Editors' Choice

Science  28 Jun 2002:
Vol. 296, Issue 5577, pp. 2299

    Forcing Partition

    1. Stella M. Hurtley

    The description by Jones et al. of actinlike proteins forming a meshwork in Bacillus subtilis has contributed to a discussion of how bacteria might generate forces that, in eukaryotic cells, require a cytoskeletal framework. One such process for which force is needed is the allocation of replicated bacterial DNA (chromosome and plasmids) to the daughter cells. Møller-Jensen et al. have studied the actinlike filament composed of the ParM ATPase, which is encoded on the R1 plasmid in Escherichia coli. They find that ParM polymerization required ATP (like actin) and appeared to utilize a nucleation site established by two other regions of the par locus: the DNA binding protein ParR and the centromerelike DNA region parC. Together, these components segregate plasmids to opposite ends of the cell, in a fashion analogous to how the mitotic spindle functions in eukaryotic cells. — SMH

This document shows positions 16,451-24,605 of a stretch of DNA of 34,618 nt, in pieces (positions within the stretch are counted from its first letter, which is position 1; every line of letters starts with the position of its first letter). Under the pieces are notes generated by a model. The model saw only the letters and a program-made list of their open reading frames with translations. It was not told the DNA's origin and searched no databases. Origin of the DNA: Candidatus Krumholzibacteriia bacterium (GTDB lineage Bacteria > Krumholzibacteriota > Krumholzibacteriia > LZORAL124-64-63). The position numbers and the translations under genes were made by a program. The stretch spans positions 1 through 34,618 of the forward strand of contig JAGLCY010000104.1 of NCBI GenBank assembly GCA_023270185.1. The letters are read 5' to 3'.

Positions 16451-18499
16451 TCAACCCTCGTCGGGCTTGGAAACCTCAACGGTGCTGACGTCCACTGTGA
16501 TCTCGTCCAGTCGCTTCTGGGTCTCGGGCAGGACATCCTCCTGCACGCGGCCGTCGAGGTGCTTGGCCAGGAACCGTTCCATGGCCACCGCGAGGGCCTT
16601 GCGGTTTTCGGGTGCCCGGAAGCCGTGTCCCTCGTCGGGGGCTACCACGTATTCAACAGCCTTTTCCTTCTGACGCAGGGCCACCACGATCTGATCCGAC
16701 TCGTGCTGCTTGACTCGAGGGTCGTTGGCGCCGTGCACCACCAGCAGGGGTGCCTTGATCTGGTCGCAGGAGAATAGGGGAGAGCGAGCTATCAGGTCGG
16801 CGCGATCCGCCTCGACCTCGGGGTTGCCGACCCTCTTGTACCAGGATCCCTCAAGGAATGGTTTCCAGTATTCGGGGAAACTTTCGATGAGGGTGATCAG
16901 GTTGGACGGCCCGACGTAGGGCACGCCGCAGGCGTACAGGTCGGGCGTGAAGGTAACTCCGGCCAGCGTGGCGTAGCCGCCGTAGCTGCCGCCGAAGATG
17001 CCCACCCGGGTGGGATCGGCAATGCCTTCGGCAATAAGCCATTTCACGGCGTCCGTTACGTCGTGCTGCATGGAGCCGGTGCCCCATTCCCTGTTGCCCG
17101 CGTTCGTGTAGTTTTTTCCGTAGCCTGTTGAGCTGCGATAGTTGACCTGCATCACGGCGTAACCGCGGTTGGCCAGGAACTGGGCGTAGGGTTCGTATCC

Cell104, 913 (2001); EMBO J. 21, 3119 (2002).


    Tunable Nanocrystalline Lasers

    1. Ian S. Osborne

    The discrete energy levels of quantum dots, or nanocrystals, provide a potential advantage for their use in laser sources requiring thermal stability and low threshold. Moreover, as the energy spacing is dependent on the size of the nanocrystal, the emitted wavelength can be tuned by size selection. However, although optical gain has been observed in colloidal nanocrystalline thin films, the intrinsic disorder of the colloids and the dominance of nonradiative recombination mechanisms have prevented lasing from occurring and have limited operation to cryogenic temperatures.

    Eisler et al. show that by spin coating a layer of CdSe nanocrystals dispersed in titania onto a patterned diffraction grating, and selecting the layer thickness to match the Bragg condition of the grating, lasing can be achieved at room temperature. The ease of processing and the ready availability of other semiconductors in nanocrystalline format may allow the development of laser sources over a wide range of wavelengths and on a variety of substrates. — ISO

    Appl. Phys. Lett.80, 4614 (2002).


    The Smallest Ocean

    1. Brooks Hanson